It is known that the rate of dissolution of a particulate drug can increase with increasing surface area, i.e., decreasing particle size. Consequently, methods of making finely divided drugs have been studied and efforts have been made to control the size and size range of drug particles in pharmaceutical compositions. For example, dry milling techniques have been used to reduce particle size and hence influence drug absorption. However, in conventional dry milling, as discussed by Lachman, et al., The Theory and Practice of Industrial Pharmacy, Chapter 2, "Milling", p 45 (1986) the limit of fineness is reached in the region of 100 microns (100,000 nm) when material cakes on the milling chamber. Lachman, et al. note that wet grinding is beneficial in further reducing particle size, but that flocculation restricts the lower particle size limit to approximately 10 microns (10,000 nm). However, there tends to be a bias in the pharmaceutical art against wet milling due to concerns associated with contamination. Commercial airjet milling techniques have provided particles ranging in average particle size from as low as about 1 to 50 μm (1,000-50,000 nm).

Other techniques for preparing pharmaceutical compositions include loading drugs into liposomes or polymers, e.g., during emulsion polymerization. However, such techniques have problems and limitations. For example, a lipid soluble drug is often required in preparing suitable liposomes. Further, unacceptably large amounts of the liposome or polymer are often required to prepare unit drug doses. Further still, techniques for preparing such pharmaceutical compositions tend to be complex. A principal technical difficulty encountered with emulsion polymerization is the removal of contaminants, such as unreacted monomer or initiator, which can be toxic, at the end of the manufacturing process.

U.S. Pat. No. 4,540,602 (Motoyama et al.) discloses a solid drug pulverized in an aqueous solution of a water-soluble high molecular substance using a wet grinding machine. However, Motoyama et al. teach that as a result of such wet grinding, the drug is formed into finely divided particles ranging from 0.5 μm (500 nm) or less to 5 μm (5,000 nm) in diameter.

EPO 275,796 describes the production of colloidally dispersible systems comprising a substance in the form of spherical particles smaller than 500 nm. However, the method involves a precipitation effected by mixing a solution of the substance and a miscible non-solvent for the substance and results in the formation of non-crystalline nonoparticles. Furthermore, precipitation techniques for preparing particles tend to provide particles contaminated with solvents. Such solvents are often toxic and can be very difficult, if not impossible, to adequately remove to pharmaceutically acceptable levels to be practical.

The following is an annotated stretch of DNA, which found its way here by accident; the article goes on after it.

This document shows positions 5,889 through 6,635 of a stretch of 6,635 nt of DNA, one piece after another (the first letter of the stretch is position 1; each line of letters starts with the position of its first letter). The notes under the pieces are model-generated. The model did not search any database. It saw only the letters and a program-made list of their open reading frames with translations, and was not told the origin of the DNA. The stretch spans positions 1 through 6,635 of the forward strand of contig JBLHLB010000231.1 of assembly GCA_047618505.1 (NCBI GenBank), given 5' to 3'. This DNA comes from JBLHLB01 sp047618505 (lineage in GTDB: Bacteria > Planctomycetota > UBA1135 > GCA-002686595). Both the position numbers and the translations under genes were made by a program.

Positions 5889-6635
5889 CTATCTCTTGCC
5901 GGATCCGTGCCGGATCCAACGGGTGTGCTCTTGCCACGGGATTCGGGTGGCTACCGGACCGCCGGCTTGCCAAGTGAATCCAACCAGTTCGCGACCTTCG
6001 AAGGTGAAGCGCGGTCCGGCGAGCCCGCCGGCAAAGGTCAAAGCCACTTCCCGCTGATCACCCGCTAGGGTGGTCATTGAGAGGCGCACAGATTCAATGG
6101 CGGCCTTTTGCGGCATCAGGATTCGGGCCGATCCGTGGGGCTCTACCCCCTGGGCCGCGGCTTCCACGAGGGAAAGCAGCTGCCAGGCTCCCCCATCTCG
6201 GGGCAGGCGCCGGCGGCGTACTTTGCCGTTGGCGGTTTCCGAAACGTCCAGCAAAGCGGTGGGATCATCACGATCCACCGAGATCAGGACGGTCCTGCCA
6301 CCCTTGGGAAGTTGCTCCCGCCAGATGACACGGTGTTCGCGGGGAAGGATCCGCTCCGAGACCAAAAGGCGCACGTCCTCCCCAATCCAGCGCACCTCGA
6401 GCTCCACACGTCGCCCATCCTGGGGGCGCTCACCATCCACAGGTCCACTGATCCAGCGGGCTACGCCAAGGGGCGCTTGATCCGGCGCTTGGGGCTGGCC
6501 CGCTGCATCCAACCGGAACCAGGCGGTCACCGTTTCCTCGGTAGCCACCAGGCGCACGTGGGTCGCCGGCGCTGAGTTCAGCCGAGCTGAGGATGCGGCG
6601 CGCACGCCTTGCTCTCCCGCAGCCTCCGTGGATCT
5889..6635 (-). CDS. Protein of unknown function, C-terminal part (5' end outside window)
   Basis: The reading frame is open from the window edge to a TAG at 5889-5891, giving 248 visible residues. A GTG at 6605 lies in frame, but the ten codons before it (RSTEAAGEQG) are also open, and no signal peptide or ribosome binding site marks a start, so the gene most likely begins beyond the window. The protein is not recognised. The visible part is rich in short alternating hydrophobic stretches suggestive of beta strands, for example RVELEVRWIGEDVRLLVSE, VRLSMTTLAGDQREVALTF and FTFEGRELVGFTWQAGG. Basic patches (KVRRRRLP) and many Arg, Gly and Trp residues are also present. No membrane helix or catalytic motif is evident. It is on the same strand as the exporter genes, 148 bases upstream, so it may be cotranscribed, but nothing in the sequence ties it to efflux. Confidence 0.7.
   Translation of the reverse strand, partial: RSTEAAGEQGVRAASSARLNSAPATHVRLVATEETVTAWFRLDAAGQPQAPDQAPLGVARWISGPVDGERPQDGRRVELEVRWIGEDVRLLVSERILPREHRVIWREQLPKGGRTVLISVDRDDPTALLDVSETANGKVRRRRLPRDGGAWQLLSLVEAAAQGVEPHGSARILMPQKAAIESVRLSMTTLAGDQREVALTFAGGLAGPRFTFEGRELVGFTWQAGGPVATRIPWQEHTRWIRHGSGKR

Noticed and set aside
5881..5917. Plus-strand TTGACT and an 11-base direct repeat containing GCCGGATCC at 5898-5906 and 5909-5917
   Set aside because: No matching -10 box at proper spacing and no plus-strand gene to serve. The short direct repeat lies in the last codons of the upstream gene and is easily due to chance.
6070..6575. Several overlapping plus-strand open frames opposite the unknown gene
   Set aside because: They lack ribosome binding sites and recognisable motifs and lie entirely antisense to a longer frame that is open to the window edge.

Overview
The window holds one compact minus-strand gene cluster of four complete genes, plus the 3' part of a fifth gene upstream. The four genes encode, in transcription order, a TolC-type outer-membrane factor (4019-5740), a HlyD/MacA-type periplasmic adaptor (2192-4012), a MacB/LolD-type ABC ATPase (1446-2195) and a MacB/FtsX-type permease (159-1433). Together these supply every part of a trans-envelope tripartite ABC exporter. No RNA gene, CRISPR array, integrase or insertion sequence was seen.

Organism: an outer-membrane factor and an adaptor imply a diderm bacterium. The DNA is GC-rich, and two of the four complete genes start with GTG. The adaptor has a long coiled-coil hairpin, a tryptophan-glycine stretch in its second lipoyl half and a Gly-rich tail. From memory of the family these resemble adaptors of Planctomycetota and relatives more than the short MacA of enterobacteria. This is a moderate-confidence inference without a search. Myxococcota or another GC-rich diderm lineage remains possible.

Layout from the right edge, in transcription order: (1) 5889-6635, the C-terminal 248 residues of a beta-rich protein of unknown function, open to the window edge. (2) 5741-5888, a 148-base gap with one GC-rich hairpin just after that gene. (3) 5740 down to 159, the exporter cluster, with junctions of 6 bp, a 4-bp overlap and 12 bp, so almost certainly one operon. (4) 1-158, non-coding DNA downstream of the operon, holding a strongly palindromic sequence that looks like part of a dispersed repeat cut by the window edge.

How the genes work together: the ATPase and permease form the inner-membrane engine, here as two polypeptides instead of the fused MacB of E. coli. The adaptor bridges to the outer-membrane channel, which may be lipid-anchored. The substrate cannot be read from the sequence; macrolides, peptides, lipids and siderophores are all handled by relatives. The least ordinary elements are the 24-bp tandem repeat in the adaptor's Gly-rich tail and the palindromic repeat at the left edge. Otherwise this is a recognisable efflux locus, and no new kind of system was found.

U.S. Pat. No. 4,107,288 describes particles in the size range from 10 to 1,000 nm containing a biologically or pharmacodynamically active material. However, the particles comprise a crosslinked matrix of macromolecules having the active material supported on or incorporated into the matrix.

U.S. Pat. No. 5,145,684 describes unique nanoparticles comprising a crystal-drug substance having a surface modifier adsorbed on the surface thereof in an amount sufficient to maintain an effective average particle size of less than about 400 nm, methods for the preparation of such particles and dispersions containing the particles. Pharmaceutical compositions containing the particles exhibit unexpected bioavailability and are useful in methods of treating mammals.

It would be desirable to provide even more stable dispersible drug particles in the submicron size range which can be readily prepared and which do not appreciably flocculate or agglomerate due to interparticle attractive forces and do not require the presence of a crosslinked matrix. Moreover, it would be highly desirable to provide pharmaceutical compositions having enhanced bioavailability over those described in U.S. Pat. No. 5,145,684.

SUMMARY OF THE INVENTION

We have discovered stable, dispersible drug nanoparticles and a method for preparing such particles by wet milling in the presence of grinding media in conjunction with a specific surface modifier. The particles can be formulated into pharmaceutical compositions exhibiting remarkably high bioavailability.

More specifically, in accordance with this invention, there are provided particles consisting essentially of a crystalline drug substance having a surface modifier adsorbed on the surface thereof in an amount sufficient to maintain an effective average particle size of less than about 400 nm.

This invention also provides a stable dispersion consisting essentially of a liquid dispersion medium and the above-described particles dispersed therein.